Thursday, February 26, 2009

Just Hangin'

Well, I've been busy spinning my wheels again. You see, I am practicing what most writers love most: avoidance! Blogger and Facebook have wormed their way into my brain, taking up enormous amounts of time and what limited brainpower I have by day's end. This morning, I slept right through my writing time, because I was up way too late the night before. That cute little bugger, the internet is becoming a monkey around my neck. What am I avoiding?

The dreaded QUERY letter. Oh God, do I hate those things! How does one reduce two hundred pages of manuscript to one paragraph or two? I've always been a lousy self-promoter to begin with. My other obstacle--revision. I'm back to work on a completed young adult novel, straddling the two worlds of new work and old, trying to go back, while I'm addicted to the new story, that new character and the full array of possibilities there.

So, instead of getting back to work on any one of the aforementioned items...I'm hanging out, dangling, blogging and watching Katherine Hepburn and Bogie in African Queen. I've been warned about the black hole called the internet by all my friends. Bogie and Kate have encountered raging falls, massive swarms of mosquitoes and now they're lost. Boy, do I know how they feel. "You've paid your money, so make your choice," says Bogie. "That way," says Kate pointing. Ironically, 'that way' sends them into a swamp of muck. They've got to paddle, and push themselves..."All the twisting and turning we've done, we'll probably come back where we started. This river is crazy," he says.So what does he do, this Bogie. He gets out and into the murky water and pulls the boat along. When the leeches came, I had to turn it off!! Enough already. It's time to write again. Hangin' out always looks so good in the beginning, but then what looks cute always turns ugly. Time to hoist myself onto dry land, get my butt in the chair and focus on the next right thing. Query, revise...and work toward the new piece. 'That way,' I say! Let's hope I make a better choice than Kate. Brother!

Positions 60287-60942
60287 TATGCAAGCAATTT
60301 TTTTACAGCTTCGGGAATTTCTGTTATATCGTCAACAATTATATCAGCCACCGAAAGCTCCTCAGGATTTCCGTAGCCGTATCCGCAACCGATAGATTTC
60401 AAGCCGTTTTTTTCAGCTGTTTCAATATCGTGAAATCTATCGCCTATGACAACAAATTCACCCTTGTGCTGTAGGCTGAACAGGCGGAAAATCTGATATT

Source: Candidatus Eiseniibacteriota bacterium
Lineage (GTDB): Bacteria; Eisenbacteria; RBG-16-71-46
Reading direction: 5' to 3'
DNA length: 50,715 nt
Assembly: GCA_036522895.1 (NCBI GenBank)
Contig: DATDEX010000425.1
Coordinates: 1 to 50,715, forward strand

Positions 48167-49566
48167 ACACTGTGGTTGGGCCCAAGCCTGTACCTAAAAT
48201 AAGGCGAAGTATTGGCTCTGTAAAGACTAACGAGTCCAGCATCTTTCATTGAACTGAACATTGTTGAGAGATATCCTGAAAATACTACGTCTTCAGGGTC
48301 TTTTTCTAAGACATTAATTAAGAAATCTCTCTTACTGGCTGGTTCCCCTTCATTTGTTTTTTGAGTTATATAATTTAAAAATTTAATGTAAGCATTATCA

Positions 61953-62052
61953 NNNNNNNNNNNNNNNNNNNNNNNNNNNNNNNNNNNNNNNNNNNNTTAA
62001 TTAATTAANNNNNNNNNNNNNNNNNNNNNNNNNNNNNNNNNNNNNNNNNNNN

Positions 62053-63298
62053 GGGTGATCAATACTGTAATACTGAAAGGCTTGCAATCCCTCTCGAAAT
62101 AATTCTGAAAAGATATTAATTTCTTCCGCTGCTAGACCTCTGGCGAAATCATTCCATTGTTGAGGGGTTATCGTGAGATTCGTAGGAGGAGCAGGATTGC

Sunday, February 22, 2009

Who Says?

Picture books are not wanted anymore...WRONG! They are much more expensive to produce, though. And therefor should become a coveted form of art and story. I predict that picture books, after a long period of absence, will re-emerge in a way that was never imagined even five years ago. I do. They are treasures of our culture...real windows into the dual world of writing and image-making. I can't imagine living without them.

I had to wait for Wabi Sabi, written by Mark Reibstein and masterfully illustrated by Ed Young. I'd read a piece about the lost original illustrations that showed up in the back of a church. By then,  Ed Young had completed the second round of illustrations. I was excited about the storyline, because I teach world cultures to sixth graders. But, Wabi Sabi, so it seems, was in high demand. There were none on the shelves. Now, I know why.